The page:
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Geometric Concrete Planters Made With Paper Molds

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I wanted to make my own geometric concrete planters for quite some time. There are many different designs and ways to make them. I planned mine to be for small succulents.

When you want to make a concrete planter, you first need some kind of mold for the wet concrete. Silicone molds are great if you want to produce a large number of items but can be overkill if you just want to make a few pieces. I decided to use a mold made from paper and cardboard to make my concrete planters. If the shape you want to create is not too complicated, then using paper and cardboard is much cheaper and also quicker than using silicone.

Below is a list of all the material and tools you are going to need for this project.

Material:

  • 4 mm plywood
  • cardstock paper (200 - 300 gsm)
  • cardboard
  • tape
  • concrete mix
  • sand or small stones
  • sandpaper
  • wood glue
  • linseed oil (optional)
  • soil and small plants

Tools:

  • laser cutter or utility knife and saw
  • scissors
  • small putty knife or stick (for mixing concrete)
  • cup (for mixing concrete)
  • jar

Step 1: Cut and Engrave the Paper, Cardboard, and Plywood

To begin, you will need to cut out the shapes from the template files which are available for download.

I used a laser cutter for the cutting, but you can also use just scissors or a utility knife and a saw. There are three templates: for the cardstock paper, the cardboard and for the plywood.

In the template for the cardstock paper mold, there are red and black lines. The red lines are for cutting and the black for engraving/scoring. The engraved lines mark where the paper will be folded and also act as a score line so that you will get very clean folds. Just make sure that the engraving is not too deep because then the paper might tear when you fold it.

If you don`t know the settings of your laser for cutting and engraving paper make some test cuts first.

In the template for the cardboard and plywood, there are just red lines. Cut out all the pieces, and you are ready for the next step.

AKOldman14 days ago
Great design and instructions. I am not a greenthumb. Do you want them to eventually leak? If not, how about applying a concrete sealer before filling them with the dirt?
If they are being used for succulents, as the author has shown, then yes, you do "want them to eventually leak." :) Succulents don't like too much water so if they are being used for that purpose, then sealing the planters might not be a good idea.
I did not know that. Thanks!
Maker Design Lab (author)  AKOldman13 days ago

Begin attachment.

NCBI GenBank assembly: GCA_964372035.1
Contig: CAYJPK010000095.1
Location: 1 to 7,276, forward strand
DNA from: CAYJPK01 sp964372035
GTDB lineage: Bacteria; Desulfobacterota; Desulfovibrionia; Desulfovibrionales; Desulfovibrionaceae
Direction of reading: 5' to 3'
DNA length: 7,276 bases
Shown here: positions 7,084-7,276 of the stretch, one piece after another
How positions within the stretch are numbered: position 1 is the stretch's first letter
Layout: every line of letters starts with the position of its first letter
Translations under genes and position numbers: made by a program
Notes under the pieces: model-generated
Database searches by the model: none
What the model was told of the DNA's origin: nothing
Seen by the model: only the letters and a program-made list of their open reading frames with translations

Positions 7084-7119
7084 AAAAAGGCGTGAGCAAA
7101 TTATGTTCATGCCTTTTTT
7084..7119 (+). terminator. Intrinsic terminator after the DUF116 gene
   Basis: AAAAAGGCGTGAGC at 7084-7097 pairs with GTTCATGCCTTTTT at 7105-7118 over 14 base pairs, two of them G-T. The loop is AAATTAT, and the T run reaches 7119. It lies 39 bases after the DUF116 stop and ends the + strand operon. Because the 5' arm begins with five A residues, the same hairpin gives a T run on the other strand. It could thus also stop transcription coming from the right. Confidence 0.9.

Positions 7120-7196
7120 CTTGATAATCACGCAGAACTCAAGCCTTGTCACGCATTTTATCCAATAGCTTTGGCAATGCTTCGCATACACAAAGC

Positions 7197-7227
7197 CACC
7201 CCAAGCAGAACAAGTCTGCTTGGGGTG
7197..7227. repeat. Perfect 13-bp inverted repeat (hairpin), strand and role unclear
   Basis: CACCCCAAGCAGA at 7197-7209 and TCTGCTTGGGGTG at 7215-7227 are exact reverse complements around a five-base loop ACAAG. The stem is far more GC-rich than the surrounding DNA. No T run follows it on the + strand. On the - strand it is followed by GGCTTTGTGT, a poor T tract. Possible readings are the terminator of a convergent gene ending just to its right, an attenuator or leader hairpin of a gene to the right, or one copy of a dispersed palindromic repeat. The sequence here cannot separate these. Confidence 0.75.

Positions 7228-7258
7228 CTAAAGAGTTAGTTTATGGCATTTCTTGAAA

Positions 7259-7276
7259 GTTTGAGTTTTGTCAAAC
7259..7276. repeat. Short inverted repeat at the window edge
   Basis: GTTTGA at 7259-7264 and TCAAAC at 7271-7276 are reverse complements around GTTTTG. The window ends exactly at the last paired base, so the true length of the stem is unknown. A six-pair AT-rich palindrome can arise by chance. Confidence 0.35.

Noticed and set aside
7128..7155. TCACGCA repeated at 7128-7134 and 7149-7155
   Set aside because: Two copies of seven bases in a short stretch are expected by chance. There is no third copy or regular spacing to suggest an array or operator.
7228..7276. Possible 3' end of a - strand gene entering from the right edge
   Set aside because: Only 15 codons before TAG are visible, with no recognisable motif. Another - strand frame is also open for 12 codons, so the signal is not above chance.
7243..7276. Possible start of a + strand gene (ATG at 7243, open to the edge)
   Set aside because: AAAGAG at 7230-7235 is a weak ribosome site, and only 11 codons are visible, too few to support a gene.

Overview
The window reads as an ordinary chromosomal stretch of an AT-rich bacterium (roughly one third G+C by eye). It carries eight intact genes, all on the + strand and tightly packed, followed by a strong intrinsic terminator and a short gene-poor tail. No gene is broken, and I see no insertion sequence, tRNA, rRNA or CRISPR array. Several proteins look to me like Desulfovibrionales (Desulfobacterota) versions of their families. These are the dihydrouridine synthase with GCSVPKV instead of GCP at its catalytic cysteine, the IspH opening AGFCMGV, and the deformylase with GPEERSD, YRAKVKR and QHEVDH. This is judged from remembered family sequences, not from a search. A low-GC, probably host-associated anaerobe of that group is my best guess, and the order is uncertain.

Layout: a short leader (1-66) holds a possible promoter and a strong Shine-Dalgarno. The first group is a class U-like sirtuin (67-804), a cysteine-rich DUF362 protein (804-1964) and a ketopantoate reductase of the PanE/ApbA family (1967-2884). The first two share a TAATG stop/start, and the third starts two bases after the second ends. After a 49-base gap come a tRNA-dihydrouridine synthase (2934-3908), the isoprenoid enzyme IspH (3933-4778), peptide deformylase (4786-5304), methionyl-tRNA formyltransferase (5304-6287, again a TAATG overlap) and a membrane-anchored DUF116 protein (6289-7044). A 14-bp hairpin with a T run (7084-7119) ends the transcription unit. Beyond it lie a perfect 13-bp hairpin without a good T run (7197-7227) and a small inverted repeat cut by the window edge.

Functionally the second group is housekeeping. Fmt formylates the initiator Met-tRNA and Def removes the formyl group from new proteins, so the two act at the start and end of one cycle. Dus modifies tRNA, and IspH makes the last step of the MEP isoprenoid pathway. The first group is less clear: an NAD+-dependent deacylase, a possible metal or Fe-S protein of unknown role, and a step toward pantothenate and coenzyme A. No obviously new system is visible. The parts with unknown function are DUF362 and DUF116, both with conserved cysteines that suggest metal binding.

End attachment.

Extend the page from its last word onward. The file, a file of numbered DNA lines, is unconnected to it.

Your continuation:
I think this would be a good idea. You just have to watch that you don't over water the plant.
NIce instructions! You have my vote!!
sabu.dawdy5 days ago
These look lovely, I will try these someday.
mlduffy5 days ago
vury niice. I'll have to try your technique of washing; any time I use a low-aggregate concrete (mainly quickcrete, which seems more like glue than anything else), I get a dust shedding for a long time. This could certainly help I think!
You specify "concrete mix," but the material in your photos appears tobe Portland Cement (no aggregate apparent).
Might ou share exactly what sort of 'Concrete' ou did use?
The package was labeled as self-leveling concrete mix. It was not just portland cement but there were also small stones/sand in the mix.
Once concrete begins to set-up (harden) you should be able to 'finish' the opening with a trowel or (given the small scale) a piece of flat steel or aluminium. When we create slabs and such with concrete we keep them damp for days upon the premise that doing so hardens the concrete - if this supposition is correct (ask a mason!!), then submerging the vase in water to help remove the paper/cardboard might kill the two proverbial fowl in a single step. Also, folks add 'stuff' to strengthen even color concrete - I recall adding a latex sort of solution ears ago to help adhere faux brick to the cementitious stuff spread on the vertical surface to adhere the pieces of 'brick.' I suspect that one might find something to turn the concrete into an impervious material when hardened off.
"High Performance Concrete Additives. Concrete additives are added to the mixture of water cement and aggregate in small quantities to increase the durability of the concrete, to fix concrete behavior and to control setting or hardening. They can either be liquid or powdered additives."
ALSO:
"The greater the strength of the concrete the greater is its water-resistence (4000 psi or above is recommended).High strength concrete has a low water:cement ratio."
AND
"The greater the strength of the concrete the greater is its water-resistence (4000 psi or above is recommended).High strength concrete has a low water:cement ratio."
Sock Puppet14 days ago
Those are great! They'd make attractive loudspeaker housings.
Maker Design Lab (author)  Sock Puppet13 days ago
Intresting idea!
Better put some rock in the mix "rock" hahaha
Maker Design Lab (author)  GregS27813 days ago
nice ;-)
That's exactly what I was thinking!
GregS27814 days ago
I would have never thought of using concrete but they look cool, I guess you could make them all kinds of sizes! You could use dam it concrete sealer either on the inside or the out side paint the outside and the concert will hold water might be a good idea make watering last longer!
Your result has excellent eye appeal, especially combined with your choice of plants. Thank you for the share.
JorgeM32714 days ago
Awesome!
I love the look of the concrete and wood together :)
Absolutely gorgeous photos!
Maker Design Lab (author)  jessyratfink16 days ago
Thanks, still trying to improve my photography skills...
I LOVE these!
Thanks :)